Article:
.. and since their average payout is also 3000 miles per night, that may mean 11,000 miles on a 3-night stay.
A couple of weeks ago I wrote about PointsHound as my new favorite hotel booking site. They rebate a good chunk of their booking commission to you in the form of airline miles, and they’ve got over 1000 hotels now where you can earn miles for the booking and still earn stay credit towards your status in the relevant hotel’s frequent guest program.
Put another way, I like it better than booking direct because I still get all the same benefits and I also earn miles.
They have a referral program where you get 250 bonus miles for the first stay you make booked through the site, and the person who refers you gets 250 miles as well. So using a referral link is marginally better than signing up directly.
I worked out with PointsHound where if you use my link you can have the full 500 miles (instead of me keeping my 250).
That site’s major competitor is probably Rocketmiles which launched this past November. Their referral program is even more generous — 1000 miles with your first booking, and 1000 miles for the person giving you the referral.
This is my referral link. And just like I proposed to PointsHound that the initial signup bonus all go to my readers, I asked the same thing of Rocketmiles. They’ve obliged.
So using my referral link to sign up gets you 2000 miles with your first stay booked through the site. (I forego getting 1000 miles from the referral.)
My initial impresson of Rocketmiles was that they (1) offered somewhat bigger mileage rewards than PointsHound, but (2) offered a much more limited selection of hotels, and (3) those hotel bookings wouldn’t earn elite status credits.
So for someone like me who values my status (is brand loyal) and wants to pick specific properties and be rewarded for those rather than being guided to ‘what’s available’ my sense was that Rocketmiles didn’t work for me but might work for someone just looking for the biggest rebate on their stays.
I spoke with one of the co-founders of Rocketmiles yesterday and learned a whole lot more about the site and their plans. It’s still not for me, at least until I’ve re-qualified for all of my status for the year (come mid-June I’ll be at 21 stays and 44 nights with Hyatt, for instance). But when I’m not looking for status, it’s definitely one for the arsenal.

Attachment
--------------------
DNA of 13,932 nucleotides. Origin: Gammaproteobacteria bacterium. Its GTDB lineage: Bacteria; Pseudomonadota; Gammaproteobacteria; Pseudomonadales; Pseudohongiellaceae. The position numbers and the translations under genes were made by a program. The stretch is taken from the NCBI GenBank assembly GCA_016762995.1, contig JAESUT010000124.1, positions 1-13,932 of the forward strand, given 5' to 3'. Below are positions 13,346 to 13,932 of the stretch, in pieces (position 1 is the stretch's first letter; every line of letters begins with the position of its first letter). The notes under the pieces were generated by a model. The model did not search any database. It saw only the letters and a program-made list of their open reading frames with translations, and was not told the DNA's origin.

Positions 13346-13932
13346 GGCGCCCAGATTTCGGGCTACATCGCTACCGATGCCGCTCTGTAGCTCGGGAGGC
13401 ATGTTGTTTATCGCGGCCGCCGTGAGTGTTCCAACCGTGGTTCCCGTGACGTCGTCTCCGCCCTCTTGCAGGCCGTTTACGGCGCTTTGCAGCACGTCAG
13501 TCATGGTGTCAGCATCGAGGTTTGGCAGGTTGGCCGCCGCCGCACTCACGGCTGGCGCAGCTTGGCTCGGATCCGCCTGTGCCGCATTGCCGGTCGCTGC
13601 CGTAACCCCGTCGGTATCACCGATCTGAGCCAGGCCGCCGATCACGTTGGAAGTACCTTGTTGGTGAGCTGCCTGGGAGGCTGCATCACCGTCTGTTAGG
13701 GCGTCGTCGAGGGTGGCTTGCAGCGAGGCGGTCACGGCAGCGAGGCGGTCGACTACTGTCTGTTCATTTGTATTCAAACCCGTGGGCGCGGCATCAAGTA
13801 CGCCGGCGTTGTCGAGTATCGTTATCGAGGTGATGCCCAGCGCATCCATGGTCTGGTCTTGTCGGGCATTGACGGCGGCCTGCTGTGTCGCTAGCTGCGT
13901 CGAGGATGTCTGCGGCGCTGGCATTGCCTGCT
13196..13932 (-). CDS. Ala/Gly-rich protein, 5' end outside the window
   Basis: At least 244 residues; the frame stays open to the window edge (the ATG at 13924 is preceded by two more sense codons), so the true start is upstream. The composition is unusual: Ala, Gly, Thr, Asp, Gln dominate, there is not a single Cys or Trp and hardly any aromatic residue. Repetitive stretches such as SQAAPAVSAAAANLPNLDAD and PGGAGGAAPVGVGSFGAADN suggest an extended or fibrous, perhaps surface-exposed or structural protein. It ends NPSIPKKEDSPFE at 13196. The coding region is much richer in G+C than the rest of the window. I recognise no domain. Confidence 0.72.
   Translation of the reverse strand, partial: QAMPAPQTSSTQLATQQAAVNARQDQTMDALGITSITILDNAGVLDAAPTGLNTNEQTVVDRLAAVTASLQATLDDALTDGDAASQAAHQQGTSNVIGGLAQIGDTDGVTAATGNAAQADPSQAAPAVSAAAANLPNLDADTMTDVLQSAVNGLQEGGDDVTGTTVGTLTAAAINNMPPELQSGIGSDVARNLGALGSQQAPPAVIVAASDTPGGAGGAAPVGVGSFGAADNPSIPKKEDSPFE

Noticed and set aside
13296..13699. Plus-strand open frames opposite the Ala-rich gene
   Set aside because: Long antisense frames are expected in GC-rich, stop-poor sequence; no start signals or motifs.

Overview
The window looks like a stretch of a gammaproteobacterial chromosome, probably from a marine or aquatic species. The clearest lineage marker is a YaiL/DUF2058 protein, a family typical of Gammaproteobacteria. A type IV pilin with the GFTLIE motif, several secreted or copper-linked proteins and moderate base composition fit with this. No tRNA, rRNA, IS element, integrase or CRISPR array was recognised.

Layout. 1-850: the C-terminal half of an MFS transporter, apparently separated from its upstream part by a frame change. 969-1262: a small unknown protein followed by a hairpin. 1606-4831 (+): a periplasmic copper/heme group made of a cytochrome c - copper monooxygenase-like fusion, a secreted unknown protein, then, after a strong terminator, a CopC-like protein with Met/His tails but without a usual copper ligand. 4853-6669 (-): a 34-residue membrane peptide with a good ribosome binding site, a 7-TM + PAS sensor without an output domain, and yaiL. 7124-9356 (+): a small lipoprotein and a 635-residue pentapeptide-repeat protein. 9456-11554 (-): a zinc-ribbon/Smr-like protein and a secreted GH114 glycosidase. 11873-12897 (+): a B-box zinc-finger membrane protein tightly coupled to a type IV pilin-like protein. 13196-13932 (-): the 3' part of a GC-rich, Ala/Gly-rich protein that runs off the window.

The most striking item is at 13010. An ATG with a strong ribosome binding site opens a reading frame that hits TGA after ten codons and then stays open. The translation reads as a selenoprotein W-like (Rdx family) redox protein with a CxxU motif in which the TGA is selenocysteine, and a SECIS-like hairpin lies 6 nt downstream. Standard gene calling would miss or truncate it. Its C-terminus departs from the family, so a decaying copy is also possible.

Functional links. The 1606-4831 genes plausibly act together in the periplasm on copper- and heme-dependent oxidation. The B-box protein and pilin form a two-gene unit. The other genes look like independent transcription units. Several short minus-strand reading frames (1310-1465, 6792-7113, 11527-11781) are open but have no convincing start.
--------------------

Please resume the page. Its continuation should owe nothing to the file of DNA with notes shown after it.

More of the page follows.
How they award lots of miles
They average about $200 per night for the rooms they sell, and award on average 3000 miles per night.
They currently offer mileage-earning with:
- US Airways
Rocketmiles built its own platform, which means two things — they are the merchant of record in all transactions, providing customer service directly and awarding miles within a couple of days of checkout, and also that they can negotiate their own opaque inventory.
A hotel might sell distressed inventory through Rocketmiles, just as they would through Priceline or Hotwire. But you see the name of the hotel you’re booking. The price displayed is meant to be the same as the price charged on other websites (which it has to be in a non-opaque scenario per various hotel booking contracts). But Rocketmiles is buying the room wholesale, and they then have a markup to use to buy miles and rebate them to you.
That’s not the only method they use to buy and re-sell rooms. They get rooms through other, widely available channels as well, but that’s how they get the inventory at a big enough discount to provide the largest mileage bonuses.
That’s great if they have a hotel you want to stay at
Rocketmiles has a limited set of hotels, less than 1000 so far, and they don’t display every room in every search. The biggest challenge that the various online booking sites have is that they display so much information it’s difficult for consumers to navigate and pick something. So consumers often, faced, with so much information, don’t make a booking right away. And once they move on they’re likely to book elsewhere. So Rocketmiles offers a limited number of hotels that they view as the best deals.